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(5) After the Casandora Yellow, it’s now a bit too orange. Just like a certain world leader…

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No problem, I can just fix it up by re-highlighting the yellow (6)

The Casandora Yellow did a great job of bringing the yellows and purples together, but it unfortunately made the entire model a little more orange than I wanted and kind of killed the highlights wherever it went. Which was no problem — all I had to do was load up some more yellow inks and re-highlight by spraying from above with the airbrush, and then mixing in a little white to the lightest yellow for the highest highlight (6). The end result was a very nice, rich yellow which really sold the illusion of light and shadow at that scale.

From there, the yellows were done and it was time to put away the airbrush and pull out the brushes, because with that done, I was happy to brush paint the rest of the model. Of course, in doing so, I was careful not to get paint on the areas I wanted to keep yellow, as it would be hard to colour match such a complicated base coat. Also, areas such as the cream-coloured bits on her uniform had highlights and shadows blended in to match the lighting and shadows on the yellow — after all, it would look strange to have this perfectly shaded yellow next to a strap or a belt with no shading at all.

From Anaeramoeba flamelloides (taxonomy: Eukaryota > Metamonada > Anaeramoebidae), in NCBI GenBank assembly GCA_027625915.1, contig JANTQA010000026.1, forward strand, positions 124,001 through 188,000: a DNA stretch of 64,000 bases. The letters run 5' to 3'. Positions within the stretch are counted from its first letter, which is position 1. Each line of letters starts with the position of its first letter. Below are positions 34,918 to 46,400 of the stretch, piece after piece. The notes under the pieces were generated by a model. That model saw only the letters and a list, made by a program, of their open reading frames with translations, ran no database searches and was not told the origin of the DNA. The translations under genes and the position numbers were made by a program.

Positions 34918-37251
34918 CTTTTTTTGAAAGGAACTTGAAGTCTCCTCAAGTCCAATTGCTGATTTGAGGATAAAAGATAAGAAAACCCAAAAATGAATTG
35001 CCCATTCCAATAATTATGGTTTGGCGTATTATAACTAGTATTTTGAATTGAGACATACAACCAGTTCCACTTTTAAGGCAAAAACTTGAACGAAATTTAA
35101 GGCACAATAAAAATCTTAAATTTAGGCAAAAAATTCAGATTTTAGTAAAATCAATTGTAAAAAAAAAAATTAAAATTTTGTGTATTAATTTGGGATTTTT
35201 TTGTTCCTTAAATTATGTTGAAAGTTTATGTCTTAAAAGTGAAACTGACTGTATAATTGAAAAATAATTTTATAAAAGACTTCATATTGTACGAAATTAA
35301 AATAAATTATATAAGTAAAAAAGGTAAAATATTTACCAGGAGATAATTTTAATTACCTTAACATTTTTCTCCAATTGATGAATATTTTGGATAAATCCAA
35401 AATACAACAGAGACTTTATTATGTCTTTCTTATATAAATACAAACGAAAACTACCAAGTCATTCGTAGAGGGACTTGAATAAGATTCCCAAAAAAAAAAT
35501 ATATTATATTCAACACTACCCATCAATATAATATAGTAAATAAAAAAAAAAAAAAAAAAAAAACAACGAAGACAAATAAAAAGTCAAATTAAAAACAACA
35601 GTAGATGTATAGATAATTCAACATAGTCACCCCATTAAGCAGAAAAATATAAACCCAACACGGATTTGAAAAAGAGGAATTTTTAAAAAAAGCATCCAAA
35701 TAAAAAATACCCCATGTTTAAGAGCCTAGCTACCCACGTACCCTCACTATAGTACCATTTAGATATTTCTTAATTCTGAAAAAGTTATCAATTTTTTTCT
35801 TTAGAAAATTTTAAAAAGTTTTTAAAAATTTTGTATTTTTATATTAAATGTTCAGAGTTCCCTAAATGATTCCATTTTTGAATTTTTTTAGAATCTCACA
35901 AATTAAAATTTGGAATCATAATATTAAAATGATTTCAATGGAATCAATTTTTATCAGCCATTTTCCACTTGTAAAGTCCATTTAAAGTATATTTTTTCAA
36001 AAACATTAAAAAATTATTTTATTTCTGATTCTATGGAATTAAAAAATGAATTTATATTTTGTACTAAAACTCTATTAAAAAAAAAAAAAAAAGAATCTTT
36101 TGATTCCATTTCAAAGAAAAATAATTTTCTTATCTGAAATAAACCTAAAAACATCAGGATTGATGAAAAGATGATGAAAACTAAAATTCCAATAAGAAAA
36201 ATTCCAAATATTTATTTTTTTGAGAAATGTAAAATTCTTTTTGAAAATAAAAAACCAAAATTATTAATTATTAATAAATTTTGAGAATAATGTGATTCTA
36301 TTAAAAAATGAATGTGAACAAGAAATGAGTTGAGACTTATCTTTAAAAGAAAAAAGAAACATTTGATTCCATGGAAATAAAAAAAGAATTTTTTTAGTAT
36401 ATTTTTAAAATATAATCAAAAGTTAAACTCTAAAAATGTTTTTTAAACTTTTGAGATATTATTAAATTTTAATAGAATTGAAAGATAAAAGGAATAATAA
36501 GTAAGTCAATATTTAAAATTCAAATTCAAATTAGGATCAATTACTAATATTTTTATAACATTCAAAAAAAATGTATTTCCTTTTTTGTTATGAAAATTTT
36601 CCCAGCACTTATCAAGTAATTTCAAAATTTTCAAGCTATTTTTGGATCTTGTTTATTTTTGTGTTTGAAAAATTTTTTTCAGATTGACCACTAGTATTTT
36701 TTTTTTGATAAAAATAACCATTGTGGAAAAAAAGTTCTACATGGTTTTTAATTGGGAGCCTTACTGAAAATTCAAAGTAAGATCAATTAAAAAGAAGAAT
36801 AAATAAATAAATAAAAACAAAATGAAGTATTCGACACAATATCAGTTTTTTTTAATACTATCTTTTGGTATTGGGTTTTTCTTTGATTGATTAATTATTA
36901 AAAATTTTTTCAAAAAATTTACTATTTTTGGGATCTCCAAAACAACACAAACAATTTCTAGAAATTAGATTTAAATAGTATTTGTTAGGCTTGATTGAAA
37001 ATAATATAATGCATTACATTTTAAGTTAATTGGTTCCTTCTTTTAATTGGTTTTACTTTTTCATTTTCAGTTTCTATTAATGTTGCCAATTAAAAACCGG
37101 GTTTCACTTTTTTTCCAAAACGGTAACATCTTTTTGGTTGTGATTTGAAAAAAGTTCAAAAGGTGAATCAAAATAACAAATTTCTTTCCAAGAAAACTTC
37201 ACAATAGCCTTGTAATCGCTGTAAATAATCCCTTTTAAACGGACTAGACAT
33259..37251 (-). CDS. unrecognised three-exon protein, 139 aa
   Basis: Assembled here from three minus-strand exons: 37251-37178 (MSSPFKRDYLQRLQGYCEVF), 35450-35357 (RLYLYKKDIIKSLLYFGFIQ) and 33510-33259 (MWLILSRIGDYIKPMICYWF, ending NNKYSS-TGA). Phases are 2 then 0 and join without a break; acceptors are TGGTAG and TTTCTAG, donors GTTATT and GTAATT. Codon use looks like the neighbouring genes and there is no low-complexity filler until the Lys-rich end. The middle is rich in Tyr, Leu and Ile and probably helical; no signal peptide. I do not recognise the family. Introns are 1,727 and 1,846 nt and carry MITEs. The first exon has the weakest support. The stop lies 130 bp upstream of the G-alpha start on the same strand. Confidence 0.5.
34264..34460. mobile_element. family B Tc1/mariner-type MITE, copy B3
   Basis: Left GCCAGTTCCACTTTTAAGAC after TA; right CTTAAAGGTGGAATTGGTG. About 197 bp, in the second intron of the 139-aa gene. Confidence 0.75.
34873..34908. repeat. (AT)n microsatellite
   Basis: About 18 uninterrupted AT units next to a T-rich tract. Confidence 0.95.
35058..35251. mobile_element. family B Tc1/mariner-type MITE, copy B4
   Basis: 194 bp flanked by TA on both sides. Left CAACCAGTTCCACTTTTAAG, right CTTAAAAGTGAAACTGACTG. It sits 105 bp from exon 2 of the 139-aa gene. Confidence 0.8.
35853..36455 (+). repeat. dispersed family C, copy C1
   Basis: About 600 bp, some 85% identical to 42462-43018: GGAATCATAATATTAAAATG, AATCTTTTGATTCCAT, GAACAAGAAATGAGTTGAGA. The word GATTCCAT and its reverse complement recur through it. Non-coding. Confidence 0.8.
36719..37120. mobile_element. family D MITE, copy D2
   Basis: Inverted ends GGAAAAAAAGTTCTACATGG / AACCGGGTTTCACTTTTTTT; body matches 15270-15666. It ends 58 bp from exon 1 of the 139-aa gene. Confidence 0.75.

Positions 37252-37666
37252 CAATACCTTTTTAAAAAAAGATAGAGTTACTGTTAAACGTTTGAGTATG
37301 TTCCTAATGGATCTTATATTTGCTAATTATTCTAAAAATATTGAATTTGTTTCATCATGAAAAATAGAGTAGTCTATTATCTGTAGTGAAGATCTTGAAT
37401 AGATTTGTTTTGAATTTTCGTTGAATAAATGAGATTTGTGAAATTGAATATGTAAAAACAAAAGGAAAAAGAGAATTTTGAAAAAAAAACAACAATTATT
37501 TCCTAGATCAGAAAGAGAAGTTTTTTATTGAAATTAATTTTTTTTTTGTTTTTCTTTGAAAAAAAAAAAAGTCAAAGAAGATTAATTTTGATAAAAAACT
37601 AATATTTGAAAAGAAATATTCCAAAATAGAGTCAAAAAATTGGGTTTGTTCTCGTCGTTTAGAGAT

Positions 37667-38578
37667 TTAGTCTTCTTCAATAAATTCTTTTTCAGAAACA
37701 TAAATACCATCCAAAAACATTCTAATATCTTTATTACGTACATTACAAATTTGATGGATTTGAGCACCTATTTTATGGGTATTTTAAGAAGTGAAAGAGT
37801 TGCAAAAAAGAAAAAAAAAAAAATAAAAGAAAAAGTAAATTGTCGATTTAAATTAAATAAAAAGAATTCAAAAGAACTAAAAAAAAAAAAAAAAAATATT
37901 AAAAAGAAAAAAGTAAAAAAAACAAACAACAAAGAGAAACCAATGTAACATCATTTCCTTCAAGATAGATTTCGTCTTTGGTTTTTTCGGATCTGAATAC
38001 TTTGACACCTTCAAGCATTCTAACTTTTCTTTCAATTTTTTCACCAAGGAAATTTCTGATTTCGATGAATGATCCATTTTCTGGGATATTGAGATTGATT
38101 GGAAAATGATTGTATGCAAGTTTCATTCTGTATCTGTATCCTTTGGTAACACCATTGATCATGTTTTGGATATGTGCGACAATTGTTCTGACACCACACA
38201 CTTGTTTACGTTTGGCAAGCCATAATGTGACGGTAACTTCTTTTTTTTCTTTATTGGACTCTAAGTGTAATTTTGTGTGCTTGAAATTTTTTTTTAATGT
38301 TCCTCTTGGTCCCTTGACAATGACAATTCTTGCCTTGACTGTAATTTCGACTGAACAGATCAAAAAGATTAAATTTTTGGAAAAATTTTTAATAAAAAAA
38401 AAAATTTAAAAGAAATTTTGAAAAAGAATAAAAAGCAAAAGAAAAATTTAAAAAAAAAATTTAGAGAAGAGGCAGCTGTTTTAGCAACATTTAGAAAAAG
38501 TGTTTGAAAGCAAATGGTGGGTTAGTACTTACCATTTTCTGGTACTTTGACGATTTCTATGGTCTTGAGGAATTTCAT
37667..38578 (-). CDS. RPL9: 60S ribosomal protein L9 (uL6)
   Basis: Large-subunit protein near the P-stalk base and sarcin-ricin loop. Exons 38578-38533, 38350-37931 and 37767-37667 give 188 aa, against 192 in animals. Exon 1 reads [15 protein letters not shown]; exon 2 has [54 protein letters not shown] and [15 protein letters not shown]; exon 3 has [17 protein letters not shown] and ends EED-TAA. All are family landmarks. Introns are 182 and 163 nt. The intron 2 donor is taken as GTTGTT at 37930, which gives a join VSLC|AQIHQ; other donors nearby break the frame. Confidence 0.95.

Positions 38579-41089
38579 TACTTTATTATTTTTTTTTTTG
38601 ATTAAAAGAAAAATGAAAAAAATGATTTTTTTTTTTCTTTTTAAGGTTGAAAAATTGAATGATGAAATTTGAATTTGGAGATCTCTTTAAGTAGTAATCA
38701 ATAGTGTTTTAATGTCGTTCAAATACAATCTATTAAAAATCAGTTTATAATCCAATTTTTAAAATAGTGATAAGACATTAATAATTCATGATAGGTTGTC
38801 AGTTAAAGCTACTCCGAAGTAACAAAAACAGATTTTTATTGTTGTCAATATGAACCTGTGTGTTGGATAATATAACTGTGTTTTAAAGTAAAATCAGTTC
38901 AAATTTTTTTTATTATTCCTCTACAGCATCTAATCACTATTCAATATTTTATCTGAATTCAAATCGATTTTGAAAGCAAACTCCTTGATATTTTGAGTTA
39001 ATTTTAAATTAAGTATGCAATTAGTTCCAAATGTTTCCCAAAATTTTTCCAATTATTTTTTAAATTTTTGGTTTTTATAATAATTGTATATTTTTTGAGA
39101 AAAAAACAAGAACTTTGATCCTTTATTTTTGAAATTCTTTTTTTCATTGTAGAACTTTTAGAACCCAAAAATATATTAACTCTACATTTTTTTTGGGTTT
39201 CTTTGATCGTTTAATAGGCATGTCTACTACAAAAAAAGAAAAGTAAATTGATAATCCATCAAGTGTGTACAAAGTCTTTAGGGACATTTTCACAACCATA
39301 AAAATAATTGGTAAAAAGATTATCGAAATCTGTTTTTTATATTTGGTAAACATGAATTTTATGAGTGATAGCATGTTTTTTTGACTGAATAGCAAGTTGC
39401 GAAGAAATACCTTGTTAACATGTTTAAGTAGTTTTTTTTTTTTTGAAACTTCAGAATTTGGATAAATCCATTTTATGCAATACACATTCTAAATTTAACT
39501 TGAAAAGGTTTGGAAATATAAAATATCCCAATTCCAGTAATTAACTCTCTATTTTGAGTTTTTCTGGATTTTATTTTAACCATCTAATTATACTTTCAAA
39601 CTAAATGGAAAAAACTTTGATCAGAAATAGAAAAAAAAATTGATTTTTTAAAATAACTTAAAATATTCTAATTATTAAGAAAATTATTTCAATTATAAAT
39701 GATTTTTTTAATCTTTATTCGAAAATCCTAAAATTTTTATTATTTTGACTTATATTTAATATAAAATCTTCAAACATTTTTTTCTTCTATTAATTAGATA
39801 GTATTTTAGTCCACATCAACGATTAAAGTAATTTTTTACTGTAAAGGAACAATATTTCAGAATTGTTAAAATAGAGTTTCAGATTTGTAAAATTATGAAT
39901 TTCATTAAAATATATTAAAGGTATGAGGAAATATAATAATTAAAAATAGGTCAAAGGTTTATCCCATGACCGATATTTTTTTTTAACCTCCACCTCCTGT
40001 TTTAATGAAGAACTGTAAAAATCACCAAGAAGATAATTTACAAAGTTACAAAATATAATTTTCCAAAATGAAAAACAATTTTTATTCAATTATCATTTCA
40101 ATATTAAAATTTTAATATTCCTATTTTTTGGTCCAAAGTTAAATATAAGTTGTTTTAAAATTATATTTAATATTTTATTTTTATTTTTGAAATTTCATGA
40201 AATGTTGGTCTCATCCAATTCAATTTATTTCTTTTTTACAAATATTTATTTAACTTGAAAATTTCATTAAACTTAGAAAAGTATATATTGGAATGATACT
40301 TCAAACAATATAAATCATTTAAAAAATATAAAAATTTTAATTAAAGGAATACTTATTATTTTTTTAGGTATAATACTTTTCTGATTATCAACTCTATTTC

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“Once you’re done with the yellow, just pull out a brush and do the rest. No big deal, right?”

Another little detail where I really like how it turned out was the tricorder looking thing on her left thigh. Here, I think the edge highlight on the top corner really helps sell the shape to the viewer, and I had some fun with the colours on the screens. The little heart monitor screen is actually painted on with white and then glazed with green, to give an old-school monochrome CRT monitor vibe, and I like how the contrast between the edge highlight and the transition on the blue square worked out.

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See: Tricorder

Finally, as soon as I attached her to the base I noticed that the composition seemed off. I had glued metal rods into her feet to attach her to a handle while I was painting her, and the last step in theory would have been to clip those rods down to size, drill corresponding holes in the base, add a little super glue and drop her in. But when I drilled the holes, I centered them longitudinally, faining to take into account the fact that she was leaning off to one side. So once I got her in there, the whole piece looked off-balance. And with a contest deadline looming, I really didn’t have the time or the desire to fill those holes, re-prime, re-paint, and try again. So, as a last minute fix, I grabbed a tiny switch from an electronics project, clipped off the legs, and glued it to the base near her left foot. After hitting it with some primer, I quickly painted some blue gunmetal NMM highlights and a big red button, colours which were already used on the figure in small doses, but would stand out enough to balance out the imbalance created by having her leaning to one side. I think it worked, and definitely helped save the model composition-wise.

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My little mistake in positioning her on the base is most apparent at this angle. Without the little button, she’s way too far to one side because I centered her feet without taking into account her pose. Also, see the shadows here.

Conclusion